Hospitals not adhering to CMS’s cost transparency rule may eventually find their public images tarnished by their noncompliance
- Legislators and federal regulators continue to push hospitals to make prices public under the Centers for Medicare & Medicaid Services’ Price Transparency Final Rule that went into effect on January 1, 2021.
- Mental Health America recently published their 2021 statistics on mental health and substance abuse, detailing the numbers of adults dealing with issues of mental illness, substance abuse and PTSD.
- HFMA’s Shawn Stack provides insight on the true cost of noncompliance with the price transparency rule and suggests hospital leaders review five recently passed bills addressing mental health issues that also increased funding to hospital providers.
What is the true cost of non-compliance with CMS’s latest cost transparency rule?
Legislators and federal regulators continue to push hospitals to make prices public under the Centers for Medicare & Medicaid Services’ (CMS) Price Transparency Final Rule that went into effect on January 1, 2021.
- The U.S. Department of Health and Human Services (HHS) confirms that warning letters were sent out in April to hospitals who were found to be not in full compliance with the latest transparency rule after a CMS audit was completed of hospital websites this past quarter.
- CMS states they will ultimately access penalties of up to $300 per day if hospitals don’t comply within the 90-day allowance to rectify the infractions stated in the warning letter.
- CMS states they will release names of hospitals if they are issued penalties for noncompliance.
A spokesperson for HHS also stated that CMS “expects hospitals to comply with these legal requirements and will enforce these rules to ensure Americans know what a hospital charges for items and services.”
The HHS spokesperson also stated that CMS plans to release the names of hospitals who are penalized for noncompliance, however “releasing this information prematurely could identify hospitals that have already taken corrective actions and come into compliance after issuance of a warning letter.”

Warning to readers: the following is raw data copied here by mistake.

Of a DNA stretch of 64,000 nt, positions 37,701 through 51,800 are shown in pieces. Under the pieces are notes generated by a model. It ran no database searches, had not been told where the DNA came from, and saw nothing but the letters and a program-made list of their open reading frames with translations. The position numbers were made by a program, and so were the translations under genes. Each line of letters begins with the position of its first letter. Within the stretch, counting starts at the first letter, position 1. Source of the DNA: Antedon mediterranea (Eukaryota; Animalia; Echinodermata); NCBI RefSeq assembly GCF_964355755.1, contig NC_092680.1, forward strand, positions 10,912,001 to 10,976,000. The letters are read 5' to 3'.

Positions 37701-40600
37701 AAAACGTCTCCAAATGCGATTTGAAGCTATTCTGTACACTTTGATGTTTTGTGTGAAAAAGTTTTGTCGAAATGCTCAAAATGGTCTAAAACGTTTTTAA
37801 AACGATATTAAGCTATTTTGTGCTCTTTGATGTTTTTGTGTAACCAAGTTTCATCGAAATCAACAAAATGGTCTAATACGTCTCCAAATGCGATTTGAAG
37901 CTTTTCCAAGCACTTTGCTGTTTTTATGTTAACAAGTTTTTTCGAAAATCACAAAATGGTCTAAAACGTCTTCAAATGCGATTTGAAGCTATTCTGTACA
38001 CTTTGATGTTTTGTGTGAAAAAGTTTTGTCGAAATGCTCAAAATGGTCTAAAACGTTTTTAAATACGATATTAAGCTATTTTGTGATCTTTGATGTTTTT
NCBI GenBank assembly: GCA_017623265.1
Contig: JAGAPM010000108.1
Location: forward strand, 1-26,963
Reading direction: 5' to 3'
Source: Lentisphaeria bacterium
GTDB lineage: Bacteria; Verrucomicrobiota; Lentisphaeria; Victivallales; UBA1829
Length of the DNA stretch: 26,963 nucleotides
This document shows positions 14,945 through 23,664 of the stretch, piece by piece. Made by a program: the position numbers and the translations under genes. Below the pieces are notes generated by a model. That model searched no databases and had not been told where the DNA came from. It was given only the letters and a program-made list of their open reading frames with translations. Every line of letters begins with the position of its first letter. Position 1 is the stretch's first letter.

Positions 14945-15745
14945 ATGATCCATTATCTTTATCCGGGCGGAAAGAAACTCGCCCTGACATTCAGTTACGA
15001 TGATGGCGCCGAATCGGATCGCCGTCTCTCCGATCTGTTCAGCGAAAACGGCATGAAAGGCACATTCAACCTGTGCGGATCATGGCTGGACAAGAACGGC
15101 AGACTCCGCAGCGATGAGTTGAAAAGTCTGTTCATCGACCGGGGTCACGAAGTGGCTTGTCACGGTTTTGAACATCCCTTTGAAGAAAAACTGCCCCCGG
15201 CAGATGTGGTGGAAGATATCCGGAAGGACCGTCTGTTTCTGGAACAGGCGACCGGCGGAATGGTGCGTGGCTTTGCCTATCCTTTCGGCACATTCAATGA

Although CMS has not disclosed how many hospital are not compliant with the transparency rule, start-up company Turquoise Health based in San Diego states that around 2,800 hospitals do not meet the full requirements of the regulation based on their recent web-based audits. Turquoise Health hosts a web-based healthcare price aggregator and engages directly with providers and payers to create price transparency for patients and employers.
Although the final rule clearly states CMS can fine hospitals up to $300 a day for not complying with the regulation, some hospitals are weighing the administrative costs associated with full compliance against the nominal fine accessed by the agency.
Given CMS’s newest plan to tackle noncompliance by publishing the names of those who fail to fully comply, the nominal fine accessed by CMS may not be the only price hospitals pay for noncompliance. Public scrutiny from CMS and perception issues from communities and consumer groups could cost noncompliant hospitals market share, if patients and employers view competitors as more transparent.
HFMA recommends our peer review partners from Panacea and Holliday & Associates if your hospital needs assistance with transparency optimization.
Mental health and substance use disorder remain a key focus in Washington, D.C.
Mental Health America recently published their 2021 statistics on mental health and substance abuse stating in the United States:
- 44 million people —18% of adults — have a mental illness
- 19 million people — 8% of adults — have a substance use disorder
- 12 million people — 5.7% of adults — have post-traumatic stress disorder
Late last week, Energy and Commerce Committee Chairman Frank Pallone, Jr. (D-NJ) and Health Subcommittee Chairwoman Anna G. Eshoo (D-CA) announced that the House passed 13 healthcare bills related to mental health (MH) or substance use disorder (SUD). All 13 bills support additional funding for programs targeting MH and SUD, with five boosting funding directly to hospital providers:
- H.R. 1205, the “Improving Mental Health Access from the Emergency Department Act of 2021,” authorizes SAMHSA to award grants to qualifying emergency departments for the purpose of supporting mental health services
- H.R. 1324, the “Effective Suicide Screening and Assessment in the Emergency Department Act of 2021,” creates a grant focused on improving the identification, assessment and treatment of patients in emergency departments who are at risk for suicide
- H.R. 433, the “Family Support Services for Addiction Act of 2021,” authorizes the Secretary of HHS to award grants to support family community organizations that develop, expand and enhance evidence-informed family support services for those living with substance use disorders or addictions
- H.R. 1475, the “Pursuing Equity in Mental Health Act,” authorizes federal funding to address mental health disparities among underserved populations, including communities of color
- H.R. 1260, the “Bipartisan Solution to Cyclical Violence Act of 2021,” creates a grant program at HHS to support trauma centers with violence intervention and violence prevention programs
HFMA encourages providers to review the above House bills and determine which of these tools could be utilized as valuable supplements to their own programs aimed at providing healthier outcomes for patients living with mental illness and substance use disorders.